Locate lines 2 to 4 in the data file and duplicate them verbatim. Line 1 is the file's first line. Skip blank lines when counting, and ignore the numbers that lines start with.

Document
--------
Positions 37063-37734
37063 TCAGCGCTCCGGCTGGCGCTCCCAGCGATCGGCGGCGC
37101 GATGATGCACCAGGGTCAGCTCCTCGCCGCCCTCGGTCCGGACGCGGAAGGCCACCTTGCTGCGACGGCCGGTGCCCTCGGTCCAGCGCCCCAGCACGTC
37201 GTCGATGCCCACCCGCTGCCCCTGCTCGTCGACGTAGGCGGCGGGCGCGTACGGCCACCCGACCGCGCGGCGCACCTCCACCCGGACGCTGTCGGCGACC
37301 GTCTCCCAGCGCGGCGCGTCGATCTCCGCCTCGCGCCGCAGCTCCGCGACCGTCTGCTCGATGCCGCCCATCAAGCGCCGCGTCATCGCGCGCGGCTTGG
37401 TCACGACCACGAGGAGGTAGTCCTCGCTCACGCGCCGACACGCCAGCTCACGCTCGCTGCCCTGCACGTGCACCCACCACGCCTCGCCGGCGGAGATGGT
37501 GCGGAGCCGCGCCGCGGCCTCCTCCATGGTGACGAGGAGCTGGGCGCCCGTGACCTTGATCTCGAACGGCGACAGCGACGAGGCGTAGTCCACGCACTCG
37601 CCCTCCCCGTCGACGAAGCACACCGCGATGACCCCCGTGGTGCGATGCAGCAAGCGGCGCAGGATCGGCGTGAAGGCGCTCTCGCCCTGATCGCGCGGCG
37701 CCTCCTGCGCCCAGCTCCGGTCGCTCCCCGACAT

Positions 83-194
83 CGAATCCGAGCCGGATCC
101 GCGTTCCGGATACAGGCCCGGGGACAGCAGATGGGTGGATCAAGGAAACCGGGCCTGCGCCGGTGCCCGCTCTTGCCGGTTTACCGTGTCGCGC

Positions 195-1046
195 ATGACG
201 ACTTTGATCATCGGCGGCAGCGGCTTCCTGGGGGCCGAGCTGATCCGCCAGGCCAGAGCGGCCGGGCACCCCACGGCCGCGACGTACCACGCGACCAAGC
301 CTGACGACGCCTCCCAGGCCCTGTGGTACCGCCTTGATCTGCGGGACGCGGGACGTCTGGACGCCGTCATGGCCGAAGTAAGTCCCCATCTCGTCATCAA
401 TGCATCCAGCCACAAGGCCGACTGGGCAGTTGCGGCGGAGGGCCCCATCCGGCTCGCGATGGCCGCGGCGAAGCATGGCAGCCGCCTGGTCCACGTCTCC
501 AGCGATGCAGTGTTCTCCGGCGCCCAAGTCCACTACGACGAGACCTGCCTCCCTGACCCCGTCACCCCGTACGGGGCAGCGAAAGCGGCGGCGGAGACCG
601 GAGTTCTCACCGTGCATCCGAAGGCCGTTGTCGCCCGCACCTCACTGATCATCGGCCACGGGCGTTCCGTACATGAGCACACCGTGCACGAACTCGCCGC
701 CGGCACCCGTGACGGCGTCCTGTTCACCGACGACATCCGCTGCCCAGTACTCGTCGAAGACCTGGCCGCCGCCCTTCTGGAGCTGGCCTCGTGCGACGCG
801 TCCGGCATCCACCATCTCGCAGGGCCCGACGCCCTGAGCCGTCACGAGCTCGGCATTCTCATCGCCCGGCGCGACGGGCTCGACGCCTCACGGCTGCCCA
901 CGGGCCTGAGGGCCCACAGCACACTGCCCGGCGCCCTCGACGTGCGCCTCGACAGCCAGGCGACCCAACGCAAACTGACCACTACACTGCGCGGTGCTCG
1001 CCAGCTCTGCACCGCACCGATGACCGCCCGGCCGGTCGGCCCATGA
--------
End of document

37063 TCAGCGCTCCGGCTGGCGCTCCCAGCGATCGGCGGCGC
37101 GATGATGCACCAGGGTCAGCTCCTCGCCGCCCTCGGTCCGGACGCGGAAGGCCACCTTGCTGCGACGGCCGGTGCCCTCGGTCCAGCGCCCCAGCACGTC
37201 GTCGATGCCCACCCGCTGCCCCTGCTCGTCGACGTAGGCGGCGGGCGCGTACGGCCACCCGACCGCGCGGCGCACCTCCACCCGGACGCTGTCGGCGACC